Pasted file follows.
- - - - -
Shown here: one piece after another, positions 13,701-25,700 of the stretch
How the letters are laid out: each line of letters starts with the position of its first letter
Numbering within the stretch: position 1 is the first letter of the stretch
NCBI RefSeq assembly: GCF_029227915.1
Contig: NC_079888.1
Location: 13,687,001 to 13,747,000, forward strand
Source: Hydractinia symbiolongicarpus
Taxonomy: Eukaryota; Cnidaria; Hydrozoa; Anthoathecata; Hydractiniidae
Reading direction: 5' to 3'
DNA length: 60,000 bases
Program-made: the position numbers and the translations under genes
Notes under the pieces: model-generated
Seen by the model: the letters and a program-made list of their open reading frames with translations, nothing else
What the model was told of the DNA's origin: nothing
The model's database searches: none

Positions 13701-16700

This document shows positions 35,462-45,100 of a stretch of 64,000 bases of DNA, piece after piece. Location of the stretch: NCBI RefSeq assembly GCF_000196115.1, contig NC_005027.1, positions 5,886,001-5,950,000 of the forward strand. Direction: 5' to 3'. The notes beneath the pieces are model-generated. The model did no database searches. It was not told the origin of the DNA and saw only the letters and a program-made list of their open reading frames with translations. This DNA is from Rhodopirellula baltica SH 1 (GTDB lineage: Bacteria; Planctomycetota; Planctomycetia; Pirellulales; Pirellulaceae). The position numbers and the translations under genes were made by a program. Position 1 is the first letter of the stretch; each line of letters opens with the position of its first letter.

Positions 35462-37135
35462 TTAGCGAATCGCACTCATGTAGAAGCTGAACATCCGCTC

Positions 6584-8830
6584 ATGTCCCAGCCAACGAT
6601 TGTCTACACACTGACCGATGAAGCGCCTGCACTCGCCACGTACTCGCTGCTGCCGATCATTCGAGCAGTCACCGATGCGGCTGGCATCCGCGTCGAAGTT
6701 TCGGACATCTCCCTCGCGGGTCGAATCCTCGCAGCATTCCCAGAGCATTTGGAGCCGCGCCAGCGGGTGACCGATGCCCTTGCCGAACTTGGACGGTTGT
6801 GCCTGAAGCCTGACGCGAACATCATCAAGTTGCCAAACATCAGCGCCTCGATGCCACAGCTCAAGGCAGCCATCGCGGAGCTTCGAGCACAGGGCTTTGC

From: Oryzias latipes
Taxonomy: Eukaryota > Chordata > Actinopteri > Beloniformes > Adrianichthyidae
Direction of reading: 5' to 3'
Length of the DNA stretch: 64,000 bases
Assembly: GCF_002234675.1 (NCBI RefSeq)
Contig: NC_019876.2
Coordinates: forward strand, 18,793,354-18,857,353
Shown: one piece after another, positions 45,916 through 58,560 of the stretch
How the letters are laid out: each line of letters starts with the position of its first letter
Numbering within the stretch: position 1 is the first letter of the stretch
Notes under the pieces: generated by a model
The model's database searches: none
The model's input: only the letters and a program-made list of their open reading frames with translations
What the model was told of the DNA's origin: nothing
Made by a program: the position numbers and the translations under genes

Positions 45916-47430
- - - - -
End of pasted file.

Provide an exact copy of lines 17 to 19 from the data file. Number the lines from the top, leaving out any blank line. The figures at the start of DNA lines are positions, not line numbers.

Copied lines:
This document shows positions 35,462-45,100 of a stretch of 64,000 bases of DNA, piece after piece. Location of the stretch: NCBI RefSeq assembly GCF_000196115.1, contig NC_005027.1, positions 5,886,001-5,950,000 of the forward strand. Direction: 5' to 3'. The notes beneath the pieces are model-generated. The model did no database searches. It was not told the origin of the DNA and saw only the letters and a program-made list of their open reading frames with translations. This DNA is from Rhodopirellula baltica SH 1 (GTDB lineage: Bacteria; Planctomycetota; Planctomycetia; Pirellulales; Pirellulaceae). The position numbers and the translations under genes were made by a program. Position 1 is the first letter of the stretch; each line of letters opens with the position of its first letter.

Positions 35462-37135
35462 TTAGCGAATCGCACTCATGTAGAAGCTGAACATCCGCTC